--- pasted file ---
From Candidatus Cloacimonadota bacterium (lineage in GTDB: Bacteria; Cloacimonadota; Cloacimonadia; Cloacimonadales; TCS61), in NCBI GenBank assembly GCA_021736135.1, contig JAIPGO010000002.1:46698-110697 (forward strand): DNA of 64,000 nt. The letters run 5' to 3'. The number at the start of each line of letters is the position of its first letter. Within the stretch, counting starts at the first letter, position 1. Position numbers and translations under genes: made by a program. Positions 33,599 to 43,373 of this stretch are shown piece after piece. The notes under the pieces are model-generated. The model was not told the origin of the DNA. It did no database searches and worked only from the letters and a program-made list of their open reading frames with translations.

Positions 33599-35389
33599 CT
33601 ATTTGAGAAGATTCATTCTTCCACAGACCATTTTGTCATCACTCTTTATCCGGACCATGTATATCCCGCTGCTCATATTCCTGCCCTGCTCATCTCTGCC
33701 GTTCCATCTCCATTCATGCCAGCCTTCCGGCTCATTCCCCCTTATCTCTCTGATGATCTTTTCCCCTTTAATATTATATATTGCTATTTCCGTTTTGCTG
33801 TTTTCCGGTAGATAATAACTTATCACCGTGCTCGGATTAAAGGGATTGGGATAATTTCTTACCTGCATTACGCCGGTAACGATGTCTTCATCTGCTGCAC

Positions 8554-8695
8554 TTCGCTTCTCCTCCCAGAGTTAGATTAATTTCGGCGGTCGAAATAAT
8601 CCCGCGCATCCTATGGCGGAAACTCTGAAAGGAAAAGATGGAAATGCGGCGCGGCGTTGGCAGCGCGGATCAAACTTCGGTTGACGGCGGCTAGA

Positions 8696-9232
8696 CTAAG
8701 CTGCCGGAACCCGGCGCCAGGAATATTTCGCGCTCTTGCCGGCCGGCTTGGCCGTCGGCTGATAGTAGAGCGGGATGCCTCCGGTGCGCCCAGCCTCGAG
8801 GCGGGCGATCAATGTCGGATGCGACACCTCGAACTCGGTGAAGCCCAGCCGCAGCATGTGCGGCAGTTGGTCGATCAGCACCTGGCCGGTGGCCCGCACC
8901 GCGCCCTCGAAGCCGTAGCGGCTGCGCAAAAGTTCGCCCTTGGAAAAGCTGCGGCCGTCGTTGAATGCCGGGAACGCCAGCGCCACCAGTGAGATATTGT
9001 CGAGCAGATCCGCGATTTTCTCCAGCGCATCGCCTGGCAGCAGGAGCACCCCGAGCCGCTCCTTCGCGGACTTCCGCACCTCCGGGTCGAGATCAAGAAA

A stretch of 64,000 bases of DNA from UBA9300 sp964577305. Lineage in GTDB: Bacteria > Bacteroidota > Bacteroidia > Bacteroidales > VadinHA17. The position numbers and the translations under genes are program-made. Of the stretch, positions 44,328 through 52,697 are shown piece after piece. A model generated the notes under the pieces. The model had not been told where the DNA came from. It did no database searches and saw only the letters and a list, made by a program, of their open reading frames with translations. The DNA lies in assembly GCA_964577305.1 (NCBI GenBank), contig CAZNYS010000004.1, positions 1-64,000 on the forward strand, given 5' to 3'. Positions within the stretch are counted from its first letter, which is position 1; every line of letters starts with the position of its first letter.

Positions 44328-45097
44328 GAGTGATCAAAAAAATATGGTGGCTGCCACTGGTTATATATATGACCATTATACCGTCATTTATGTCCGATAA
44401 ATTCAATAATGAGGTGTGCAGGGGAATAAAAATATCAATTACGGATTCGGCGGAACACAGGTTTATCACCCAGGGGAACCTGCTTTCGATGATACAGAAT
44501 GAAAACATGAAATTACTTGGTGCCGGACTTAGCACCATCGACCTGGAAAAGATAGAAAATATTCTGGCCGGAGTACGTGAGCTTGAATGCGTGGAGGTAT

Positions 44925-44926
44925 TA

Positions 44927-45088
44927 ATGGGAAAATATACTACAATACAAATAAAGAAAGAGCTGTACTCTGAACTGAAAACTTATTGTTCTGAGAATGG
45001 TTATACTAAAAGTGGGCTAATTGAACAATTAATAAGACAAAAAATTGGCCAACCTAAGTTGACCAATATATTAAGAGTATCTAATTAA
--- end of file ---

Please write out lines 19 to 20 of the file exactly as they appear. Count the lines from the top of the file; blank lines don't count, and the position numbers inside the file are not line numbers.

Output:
44401 ATTCAATAATGAGGTGTGCAGGGGAATAAAAATATCAATTACGGATTCGGCGGAACACAGGTTTATCACCCAGGGGAACCTGCTTTCGATGATACAGAAT
44501 GAAAACATGAAATTACTTGGTGCCGGACTTAGCACCATCGACCTGGAAAAGATAGAAAATATTCTGGCCGGAGTACGTGAGCTTGAATGCGTGGAGGTAT